Luca Salsi was pretty much a one-volume-fits-all baritone as Renato, and that volume was loud. He always sounded pushed to the limit, with no more to give. Still, he had a good deal of dramatic impact in the third act. Elena Manistina’s mezzo was on the light side for Ulrica, yet secure and always expressive. Micaela Oeste’s Oscar had sufficient vocal brightness and abundant physical energy. With his burnished baritone and sensitive dynamic shading, Aleksey Bogdanov made a strong impression in his brief appearance as Christian (known as Silvano in the Boston version). Kenneth Kellogg (Count Ribbing) and Julien Robbins (Count Horn) got the job done sturdily enough.

The chorus was in cohesive, responsive form. The orchestra, too, excelled. Conductor Daniele Callegari drove the music along. More rhythmic expansion would have been welcome here and there, but the tension he achieved paid dividends all evening.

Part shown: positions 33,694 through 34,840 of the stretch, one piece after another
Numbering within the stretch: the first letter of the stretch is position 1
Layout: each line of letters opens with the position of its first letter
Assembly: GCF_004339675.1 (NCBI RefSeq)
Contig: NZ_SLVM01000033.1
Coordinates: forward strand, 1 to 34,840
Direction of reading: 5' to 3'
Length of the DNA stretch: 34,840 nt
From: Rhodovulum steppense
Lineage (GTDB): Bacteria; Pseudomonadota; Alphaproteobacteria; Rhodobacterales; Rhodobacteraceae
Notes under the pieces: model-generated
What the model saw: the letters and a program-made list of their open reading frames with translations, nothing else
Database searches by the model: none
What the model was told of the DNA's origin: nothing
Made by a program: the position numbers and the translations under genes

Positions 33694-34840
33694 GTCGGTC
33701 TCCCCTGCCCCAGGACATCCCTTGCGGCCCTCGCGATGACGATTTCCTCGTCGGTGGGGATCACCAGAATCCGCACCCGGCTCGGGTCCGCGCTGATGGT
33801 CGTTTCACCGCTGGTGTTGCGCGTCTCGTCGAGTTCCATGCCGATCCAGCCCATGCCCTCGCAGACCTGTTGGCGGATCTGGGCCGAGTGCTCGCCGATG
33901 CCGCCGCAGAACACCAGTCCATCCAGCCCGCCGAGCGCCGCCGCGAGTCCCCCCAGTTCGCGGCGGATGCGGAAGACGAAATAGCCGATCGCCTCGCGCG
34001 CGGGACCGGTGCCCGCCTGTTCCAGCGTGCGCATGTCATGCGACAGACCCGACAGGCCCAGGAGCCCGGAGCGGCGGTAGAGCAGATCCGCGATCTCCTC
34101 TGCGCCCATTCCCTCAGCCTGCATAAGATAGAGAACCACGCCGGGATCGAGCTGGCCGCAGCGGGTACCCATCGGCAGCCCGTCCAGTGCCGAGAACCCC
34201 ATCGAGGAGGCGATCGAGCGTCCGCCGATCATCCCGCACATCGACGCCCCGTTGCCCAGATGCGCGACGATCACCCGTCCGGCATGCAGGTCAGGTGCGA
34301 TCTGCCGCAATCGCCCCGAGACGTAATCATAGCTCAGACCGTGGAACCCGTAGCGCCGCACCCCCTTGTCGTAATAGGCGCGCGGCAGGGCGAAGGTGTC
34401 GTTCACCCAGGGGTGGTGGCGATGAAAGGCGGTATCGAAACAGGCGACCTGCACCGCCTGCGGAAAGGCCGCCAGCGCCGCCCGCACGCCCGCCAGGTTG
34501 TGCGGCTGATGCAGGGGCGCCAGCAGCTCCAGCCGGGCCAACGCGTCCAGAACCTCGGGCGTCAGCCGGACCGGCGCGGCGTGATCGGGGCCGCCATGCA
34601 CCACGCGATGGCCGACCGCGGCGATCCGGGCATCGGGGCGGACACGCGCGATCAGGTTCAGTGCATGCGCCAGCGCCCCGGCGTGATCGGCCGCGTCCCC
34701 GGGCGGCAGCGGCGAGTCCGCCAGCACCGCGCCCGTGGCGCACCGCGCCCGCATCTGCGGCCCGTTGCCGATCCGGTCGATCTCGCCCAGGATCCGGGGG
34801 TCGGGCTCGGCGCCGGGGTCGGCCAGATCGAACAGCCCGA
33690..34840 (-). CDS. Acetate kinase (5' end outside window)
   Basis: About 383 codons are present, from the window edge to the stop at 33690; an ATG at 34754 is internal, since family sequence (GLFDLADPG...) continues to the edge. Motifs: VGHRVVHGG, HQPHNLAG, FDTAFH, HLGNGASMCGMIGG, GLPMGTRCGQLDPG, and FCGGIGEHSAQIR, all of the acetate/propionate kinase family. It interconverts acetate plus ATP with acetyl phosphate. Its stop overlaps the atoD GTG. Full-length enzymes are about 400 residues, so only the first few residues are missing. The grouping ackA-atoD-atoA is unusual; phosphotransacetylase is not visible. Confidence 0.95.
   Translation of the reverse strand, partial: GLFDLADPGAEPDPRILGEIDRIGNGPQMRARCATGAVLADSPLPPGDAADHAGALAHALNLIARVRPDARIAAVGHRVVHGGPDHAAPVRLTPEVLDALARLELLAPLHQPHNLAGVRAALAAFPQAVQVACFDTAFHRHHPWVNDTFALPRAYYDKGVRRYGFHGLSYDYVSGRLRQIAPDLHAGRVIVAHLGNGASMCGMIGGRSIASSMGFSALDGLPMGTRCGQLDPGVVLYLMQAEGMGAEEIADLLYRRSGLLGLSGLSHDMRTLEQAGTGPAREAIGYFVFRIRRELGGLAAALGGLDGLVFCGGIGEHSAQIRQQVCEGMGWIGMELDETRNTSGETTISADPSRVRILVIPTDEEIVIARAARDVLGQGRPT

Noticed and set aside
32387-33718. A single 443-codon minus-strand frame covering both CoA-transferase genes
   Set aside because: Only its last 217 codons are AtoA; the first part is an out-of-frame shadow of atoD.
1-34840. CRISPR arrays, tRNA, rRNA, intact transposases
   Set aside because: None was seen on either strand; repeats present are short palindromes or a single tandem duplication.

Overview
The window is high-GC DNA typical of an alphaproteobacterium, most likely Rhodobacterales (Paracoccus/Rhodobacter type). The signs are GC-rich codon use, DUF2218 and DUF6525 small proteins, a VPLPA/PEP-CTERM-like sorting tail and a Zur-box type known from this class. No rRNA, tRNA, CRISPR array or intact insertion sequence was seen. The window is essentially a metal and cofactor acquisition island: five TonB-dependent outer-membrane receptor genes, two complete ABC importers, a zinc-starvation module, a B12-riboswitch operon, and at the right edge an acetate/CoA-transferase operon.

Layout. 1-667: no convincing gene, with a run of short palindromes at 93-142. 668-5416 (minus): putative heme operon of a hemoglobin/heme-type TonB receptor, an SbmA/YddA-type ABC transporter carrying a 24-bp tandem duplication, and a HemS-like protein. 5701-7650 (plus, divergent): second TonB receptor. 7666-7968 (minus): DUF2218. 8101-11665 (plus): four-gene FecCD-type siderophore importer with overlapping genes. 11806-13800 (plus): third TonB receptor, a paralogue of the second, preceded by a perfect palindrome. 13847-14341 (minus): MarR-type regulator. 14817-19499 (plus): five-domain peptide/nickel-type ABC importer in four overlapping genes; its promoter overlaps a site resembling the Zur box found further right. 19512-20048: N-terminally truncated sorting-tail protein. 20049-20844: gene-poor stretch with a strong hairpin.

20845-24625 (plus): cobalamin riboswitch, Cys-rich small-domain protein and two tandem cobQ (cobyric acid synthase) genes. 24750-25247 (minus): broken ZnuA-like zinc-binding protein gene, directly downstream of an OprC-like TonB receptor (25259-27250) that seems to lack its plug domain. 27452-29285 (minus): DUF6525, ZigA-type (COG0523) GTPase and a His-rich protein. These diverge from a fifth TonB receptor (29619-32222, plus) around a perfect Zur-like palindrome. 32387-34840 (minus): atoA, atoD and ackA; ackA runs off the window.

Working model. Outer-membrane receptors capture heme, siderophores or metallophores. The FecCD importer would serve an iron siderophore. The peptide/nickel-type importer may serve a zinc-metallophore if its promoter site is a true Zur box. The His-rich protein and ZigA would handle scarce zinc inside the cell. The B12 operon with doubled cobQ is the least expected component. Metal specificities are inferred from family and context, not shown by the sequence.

Allen Moyer’s economical set design was a little drab and, in the first act, relied heavily on chairs – now one of the oldest and most tired of contemporary stage props. The ball scene, in particular, lacked elegance, especially since James Schuette costumed the choristers in the same colorless fashion and gave them identical, hand-held masks. It was a look, just not a terribly interesting one.

Director James Robinson kept the action flowing effectively and added some telling bits along the way, such as Gustavus miming a heart attack after Ulrica made her doom-filled prediction of his fate. But I wasn’t persuaded by the sight of Oscar trying to go for a piggyback ride on Count Ribbing, and I sure could have done without the puppets that were dragged out during the ball.